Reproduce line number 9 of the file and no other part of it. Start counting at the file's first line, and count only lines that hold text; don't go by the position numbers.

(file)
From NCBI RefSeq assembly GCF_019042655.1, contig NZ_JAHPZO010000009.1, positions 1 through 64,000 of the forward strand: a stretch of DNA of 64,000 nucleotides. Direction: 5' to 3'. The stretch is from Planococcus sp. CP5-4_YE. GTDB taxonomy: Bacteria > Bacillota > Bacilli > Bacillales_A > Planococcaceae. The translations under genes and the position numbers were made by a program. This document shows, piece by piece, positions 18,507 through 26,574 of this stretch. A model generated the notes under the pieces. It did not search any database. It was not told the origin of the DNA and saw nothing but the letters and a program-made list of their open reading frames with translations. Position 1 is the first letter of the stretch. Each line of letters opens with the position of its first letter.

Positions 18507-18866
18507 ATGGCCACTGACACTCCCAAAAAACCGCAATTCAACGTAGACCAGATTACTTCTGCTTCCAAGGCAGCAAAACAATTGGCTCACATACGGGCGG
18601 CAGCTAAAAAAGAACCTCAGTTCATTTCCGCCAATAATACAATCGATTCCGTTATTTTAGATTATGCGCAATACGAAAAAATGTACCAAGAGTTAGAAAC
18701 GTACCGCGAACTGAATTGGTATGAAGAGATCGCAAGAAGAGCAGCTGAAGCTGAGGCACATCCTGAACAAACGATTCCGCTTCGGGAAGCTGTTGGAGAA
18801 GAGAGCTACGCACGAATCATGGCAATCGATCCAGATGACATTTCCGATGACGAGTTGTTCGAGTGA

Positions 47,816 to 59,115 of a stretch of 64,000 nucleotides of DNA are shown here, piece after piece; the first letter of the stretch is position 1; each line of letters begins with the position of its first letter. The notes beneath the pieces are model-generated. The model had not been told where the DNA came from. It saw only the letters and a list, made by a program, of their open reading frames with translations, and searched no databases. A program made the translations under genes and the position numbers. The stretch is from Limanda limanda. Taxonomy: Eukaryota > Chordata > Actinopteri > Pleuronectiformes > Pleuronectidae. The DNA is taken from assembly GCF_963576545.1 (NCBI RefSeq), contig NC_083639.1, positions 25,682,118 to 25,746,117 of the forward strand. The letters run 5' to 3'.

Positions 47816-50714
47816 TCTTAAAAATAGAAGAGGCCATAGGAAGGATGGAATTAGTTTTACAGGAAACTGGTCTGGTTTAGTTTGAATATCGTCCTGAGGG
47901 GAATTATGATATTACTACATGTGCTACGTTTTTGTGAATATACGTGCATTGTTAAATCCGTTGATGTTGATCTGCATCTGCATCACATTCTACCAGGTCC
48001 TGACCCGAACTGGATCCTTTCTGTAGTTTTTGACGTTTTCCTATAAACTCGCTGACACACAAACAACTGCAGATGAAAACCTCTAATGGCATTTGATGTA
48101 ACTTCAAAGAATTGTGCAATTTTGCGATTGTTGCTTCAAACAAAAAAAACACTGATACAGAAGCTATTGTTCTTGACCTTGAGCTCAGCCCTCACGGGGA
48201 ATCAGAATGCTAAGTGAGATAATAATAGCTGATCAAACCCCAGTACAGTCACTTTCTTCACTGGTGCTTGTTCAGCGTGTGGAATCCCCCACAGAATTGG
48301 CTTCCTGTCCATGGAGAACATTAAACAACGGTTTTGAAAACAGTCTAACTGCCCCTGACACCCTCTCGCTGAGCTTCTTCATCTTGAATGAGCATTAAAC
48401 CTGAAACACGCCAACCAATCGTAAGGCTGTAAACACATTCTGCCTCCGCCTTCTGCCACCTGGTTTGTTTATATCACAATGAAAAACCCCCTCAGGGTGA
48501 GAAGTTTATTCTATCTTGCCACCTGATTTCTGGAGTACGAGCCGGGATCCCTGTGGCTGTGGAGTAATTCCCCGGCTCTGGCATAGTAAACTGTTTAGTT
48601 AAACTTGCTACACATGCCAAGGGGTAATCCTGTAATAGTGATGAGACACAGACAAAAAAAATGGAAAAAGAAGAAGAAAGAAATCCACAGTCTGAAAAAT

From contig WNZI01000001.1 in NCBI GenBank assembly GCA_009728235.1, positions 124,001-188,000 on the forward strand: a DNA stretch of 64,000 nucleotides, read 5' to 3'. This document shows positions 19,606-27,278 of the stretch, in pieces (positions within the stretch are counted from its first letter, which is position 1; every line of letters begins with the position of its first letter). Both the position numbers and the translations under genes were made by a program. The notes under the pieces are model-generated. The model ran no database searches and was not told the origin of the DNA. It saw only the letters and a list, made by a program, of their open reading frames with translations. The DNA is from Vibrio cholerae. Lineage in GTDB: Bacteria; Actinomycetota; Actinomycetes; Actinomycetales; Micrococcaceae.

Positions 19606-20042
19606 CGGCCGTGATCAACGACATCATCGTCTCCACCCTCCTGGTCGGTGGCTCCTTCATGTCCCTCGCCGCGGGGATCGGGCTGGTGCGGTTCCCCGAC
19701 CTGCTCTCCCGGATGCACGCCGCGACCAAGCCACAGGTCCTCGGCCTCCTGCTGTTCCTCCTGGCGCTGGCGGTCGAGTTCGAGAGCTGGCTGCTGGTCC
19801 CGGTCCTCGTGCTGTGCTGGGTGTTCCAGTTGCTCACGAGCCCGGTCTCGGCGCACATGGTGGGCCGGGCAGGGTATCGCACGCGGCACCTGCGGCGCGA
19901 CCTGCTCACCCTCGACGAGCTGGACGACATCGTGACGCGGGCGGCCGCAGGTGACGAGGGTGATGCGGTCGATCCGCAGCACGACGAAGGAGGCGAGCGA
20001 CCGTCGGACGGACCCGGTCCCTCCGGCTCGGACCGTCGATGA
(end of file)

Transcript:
47816 TCTTAAAAATAGAAGAGGCCATAGGAAGGATGGAATTAGTTTTACAGGAAACTGGTCTGGTTTAGTTTGAATATCGTCCTGAGGG